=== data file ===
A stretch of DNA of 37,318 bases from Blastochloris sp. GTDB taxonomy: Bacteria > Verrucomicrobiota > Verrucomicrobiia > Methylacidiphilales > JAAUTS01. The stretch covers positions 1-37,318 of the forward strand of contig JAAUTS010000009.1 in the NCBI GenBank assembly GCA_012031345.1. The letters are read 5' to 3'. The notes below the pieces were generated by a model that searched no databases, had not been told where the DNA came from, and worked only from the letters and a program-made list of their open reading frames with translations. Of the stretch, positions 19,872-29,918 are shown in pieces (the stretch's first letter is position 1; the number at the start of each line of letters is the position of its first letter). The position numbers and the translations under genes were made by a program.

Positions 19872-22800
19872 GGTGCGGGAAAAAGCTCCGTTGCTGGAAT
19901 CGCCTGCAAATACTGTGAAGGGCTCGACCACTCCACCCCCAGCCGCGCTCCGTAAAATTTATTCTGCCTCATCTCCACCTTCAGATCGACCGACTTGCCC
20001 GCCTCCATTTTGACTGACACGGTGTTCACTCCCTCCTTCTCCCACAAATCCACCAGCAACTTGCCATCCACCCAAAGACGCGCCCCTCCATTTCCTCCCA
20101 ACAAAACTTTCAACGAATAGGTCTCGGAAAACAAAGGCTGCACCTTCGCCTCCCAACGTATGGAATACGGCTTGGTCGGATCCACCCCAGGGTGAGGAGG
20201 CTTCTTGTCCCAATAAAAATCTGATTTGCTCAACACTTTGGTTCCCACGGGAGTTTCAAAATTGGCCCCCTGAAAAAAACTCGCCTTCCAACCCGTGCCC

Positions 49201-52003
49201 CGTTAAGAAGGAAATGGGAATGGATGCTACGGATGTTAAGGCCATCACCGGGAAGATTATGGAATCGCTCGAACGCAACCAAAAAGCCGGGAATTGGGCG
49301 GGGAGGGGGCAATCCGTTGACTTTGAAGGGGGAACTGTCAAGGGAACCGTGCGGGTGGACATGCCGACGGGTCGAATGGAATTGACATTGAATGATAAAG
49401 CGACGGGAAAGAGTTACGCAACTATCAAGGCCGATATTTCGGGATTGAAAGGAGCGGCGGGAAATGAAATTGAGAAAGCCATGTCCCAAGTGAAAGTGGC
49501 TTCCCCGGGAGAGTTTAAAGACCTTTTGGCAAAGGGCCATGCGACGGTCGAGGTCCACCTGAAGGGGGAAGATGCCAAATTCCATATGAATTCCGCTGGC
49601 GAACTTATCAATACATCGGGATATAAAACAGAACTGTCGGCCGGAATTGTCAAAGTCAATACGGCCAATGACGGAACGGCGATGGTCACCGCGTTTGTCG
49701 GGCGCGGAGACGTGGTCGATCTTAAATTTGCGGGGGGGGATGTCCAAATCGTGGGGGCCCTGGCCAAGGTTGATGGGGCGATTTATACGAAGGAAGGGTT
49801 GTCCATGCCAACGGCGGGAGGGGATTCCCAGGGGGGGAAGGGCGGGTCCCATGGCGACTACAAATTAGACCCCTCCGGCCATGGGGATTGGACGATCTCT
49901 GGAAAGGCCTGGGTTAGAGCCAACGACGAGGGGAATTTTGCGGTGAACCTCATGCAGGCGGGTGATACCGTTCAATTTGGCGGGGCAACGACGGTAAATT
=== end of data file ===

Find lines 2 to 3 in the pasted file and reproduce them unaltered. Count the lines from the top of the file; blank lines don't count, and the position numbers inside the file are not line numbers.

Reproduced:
Positions 19872-22800
19872 GGTGCGGGAAAAAGCTCCGTTGCTGGAAT